R=reduction in the outside diameter of the liner - inches
CL - coefficient of thermal expansion of the liner - in/in-° F.
CP coefficient of thermal expansion of the steel pipeline - in/in-° F.
Assuming a 10 inch inside diameter pipeline and a polyethylene plastic liner having a 10.02 inch outside diameter at ambient temperature and a 9.9 inch outside diameter when cooled for drawing into the pipeline, the above equation would be: ##EQU2## With the same assumption and a 20 inch inside diameter pipeline the amount of cooling required would be 58° F.
As stated previously, the liquid 8 contained in cooler 6 is maintained at a suitable low temperature to provide the cooling required to reduce the outside diameter of the liner to the desired size. The coolant liquid 8 may have a boiling point at the desired temperature level of the bath. If so, as heat is released from the liner into the cooling bath portion of the cooling liquid will vaporize entering vapor space 10. As this vapor accumulates, it passes from cooling tank 6 through line 16 and into a suitable condenser 18 from which it is removed through pump 20 and returned to cooling tank 6 through line 22. As an alternate, a suitable compressor and condenser may be provided in lieu of cooler 18.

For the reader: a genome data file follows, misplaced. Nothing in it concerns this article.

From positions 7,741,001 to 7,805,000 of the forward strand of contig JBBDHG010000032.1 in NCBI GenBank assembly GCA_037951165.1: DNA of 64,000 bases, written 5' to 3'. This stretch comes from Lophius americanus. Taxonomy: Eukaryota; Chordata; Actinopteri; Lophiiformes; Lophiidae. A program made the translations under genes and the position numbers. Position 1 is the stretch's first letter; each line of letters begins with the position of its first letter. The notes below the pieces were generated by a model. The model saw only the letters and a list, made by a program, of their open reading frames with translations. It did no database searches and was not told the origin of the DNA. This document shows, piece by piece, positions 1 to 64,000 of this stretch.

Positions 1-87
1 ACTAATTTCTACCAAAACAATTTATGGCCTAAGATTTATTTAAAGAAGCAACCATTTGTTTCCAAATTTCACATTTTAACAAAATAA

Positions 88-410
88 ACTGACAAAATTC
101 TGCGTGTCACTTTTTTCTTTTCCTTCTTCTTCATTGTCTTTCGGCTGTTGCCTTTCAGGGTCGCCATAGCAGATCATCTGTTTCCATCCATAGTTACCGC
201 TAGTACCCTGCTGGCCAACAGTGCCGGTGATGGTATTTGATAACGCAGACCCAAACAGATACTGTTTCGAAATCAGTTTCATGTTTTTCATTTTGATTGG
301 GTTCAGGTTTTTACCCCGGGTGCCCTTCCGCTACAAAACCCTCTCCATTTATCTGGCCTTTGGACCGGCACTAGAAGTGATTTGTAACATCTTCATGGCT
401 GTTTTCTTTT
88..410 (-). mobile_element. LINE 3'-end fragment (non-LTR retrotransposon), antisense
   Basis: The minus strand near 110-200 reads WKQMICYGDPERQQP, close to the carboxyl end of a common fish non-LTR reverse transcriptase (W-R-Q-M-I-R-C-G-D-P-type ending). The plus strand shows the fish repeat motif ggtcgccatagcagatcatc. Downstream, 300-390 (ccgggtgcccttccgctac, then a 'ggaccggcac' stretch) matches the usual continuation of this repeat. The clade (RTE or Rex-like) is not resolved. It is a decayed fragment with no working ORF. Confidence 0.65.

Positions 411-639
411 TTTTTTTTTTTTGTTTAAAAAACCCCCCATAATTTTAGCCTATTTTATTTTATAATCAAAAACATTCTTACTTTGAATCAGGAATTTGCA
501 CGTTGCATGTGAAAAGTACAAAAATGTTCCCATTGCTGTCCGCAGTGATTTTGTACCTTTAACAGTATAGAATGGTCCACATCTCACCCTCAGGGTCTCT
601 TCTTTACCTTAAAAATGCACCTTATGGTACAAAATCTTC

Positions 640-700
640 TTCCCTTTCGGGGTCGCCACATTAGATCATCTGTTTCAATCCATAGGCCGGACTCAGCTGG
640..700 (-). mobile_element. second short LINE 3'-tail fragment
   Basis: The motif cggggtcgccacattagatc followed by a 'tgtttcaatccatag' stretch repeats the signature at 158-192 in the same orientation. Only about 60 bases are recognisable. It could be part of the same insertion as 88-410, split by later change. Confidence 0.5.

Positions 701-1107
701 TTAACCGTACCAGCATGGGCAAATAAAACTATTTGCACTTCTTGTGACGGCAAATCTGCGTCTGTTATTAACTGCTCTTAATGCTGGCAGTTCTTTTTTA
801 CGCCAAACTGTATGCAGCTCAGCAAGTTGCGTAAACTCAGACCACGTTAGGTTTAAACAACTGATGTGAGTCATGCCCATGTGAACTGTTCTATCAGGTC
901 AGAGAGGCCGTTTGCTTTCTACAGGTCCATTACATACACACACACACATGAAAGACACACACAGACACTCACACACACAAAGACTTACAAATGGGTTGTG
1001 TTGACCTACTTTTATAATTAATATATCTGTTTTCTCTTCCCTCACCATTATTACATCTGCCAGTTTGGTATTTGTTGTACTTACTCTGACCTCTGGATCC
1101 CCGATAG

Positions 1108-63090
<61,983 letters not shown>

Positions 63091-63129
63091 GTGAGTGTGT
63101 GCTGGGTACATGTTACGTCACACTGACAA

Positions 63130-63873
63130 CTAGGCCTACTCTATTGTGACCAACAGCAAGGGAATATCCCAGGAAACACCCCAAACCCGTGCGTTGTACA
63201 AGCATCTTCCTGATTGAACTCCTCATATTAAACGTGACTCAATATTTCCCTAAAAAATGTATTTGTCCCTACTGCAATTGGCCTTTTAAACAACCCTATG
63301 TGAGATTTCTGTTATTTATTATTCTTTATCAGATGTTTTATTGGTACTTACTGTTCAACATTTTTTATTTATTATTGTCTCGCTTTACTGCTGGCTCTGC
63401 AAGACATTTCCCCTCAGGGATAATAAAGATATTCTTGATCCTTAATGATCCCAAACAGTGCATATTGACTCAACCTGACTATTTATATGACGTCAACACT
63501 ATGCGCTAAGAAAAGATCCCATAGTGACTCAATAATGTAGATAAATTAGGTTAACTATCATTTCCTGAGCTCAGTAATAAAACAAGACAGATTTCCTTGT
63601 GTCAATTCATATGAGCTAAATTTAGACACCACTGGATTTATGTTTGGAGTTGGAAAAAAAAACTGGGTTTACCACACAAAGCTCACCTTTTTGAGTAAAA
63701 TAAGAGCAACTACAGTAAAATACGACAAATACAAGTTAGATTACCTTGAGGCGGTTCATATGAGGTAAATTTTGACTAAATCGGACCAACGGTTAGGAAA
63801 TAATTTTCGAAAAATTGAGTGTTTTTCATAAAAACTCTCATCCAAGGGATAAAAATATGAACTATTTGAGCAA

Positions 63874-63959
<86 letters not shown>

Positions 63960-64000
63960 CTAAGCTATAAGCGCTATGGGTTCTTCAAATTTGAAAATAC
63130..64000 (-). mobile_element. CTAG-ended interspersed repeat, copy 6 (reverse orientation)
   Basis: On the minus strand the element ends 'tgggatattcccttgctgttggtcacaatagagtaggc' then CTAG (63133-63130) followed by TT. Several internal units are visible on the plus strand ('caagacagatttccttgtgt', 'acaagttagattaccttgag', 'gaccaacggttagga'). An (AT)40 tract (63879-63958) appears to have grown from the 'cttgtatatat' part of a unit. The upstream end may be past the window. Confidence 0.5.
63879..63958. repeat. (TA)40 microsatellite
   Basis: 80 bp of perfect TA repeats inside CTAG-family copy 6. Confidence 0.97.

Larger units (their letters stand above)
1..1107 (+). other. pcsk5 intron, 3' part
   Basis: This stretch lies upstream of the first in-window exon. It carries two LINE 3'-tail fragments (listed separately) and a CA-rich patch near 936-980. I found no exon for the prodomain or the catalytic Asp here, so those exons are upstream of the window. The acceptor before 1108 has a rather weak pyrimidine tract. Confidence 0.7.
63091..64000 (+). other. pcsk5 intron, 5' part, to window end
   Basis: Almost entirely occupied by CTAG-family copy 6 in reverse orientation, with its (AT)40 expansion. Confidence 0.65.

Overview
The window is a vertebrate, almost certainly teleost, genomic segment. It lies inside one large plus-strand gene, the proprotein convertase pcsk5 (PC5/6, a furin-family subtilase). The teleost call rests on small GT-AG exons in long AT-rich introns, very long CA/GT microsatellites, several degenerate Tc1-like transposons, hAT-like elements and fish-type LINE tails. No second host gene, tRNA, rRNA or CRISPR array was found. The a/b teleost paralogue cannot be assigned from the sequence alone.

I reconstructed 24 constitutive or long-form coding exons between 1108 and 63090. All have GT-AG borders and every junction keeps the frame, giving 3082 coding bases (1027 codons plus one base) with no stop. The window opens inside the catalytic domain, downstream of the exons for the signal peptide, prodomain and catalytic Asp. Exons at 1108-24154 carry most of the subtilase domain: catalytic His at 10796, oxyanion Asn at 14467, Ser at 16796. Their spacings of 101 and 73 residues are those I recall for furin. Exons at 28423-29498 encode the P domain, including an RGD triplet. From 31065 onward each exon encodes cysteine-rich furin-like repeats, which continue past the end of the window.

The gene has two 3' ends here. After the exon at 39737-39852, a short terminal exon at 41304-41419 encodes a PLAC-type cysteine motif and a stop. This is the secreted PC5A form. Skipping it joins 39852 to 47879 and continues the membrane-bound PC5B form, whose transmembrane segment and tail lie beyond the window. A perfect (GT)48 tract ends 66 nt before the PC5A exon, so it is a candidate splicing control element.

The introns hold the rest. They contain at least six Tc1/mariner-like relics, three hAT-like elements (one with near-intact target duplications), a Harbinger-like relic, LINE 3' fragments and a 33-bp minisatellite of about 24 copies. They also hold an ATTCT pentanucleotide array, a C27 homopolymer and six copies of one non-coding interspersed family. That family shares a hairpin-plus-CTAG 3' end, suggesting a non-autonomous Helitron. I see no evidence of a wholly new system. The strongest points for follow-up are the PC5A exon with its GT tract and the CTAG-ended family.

In order to maintain the reduced temperature of liner 4 as it is passed further into pipeline 12, a portion of the cooling liquid leaving pump 20 is passed through line 24 and introduced to the end of the liner contained on spool 2. This coolant passes through liner 4 and into pipeline 12 through suitable openings in liner 4 adjacent the point at which cable 14 is attached to the liner. The coolant pressure in the liner increases its stiffness which promotes unwinding off the spool. This in turn creates a pushing force which facilitates movement of the liner inside the pipeline.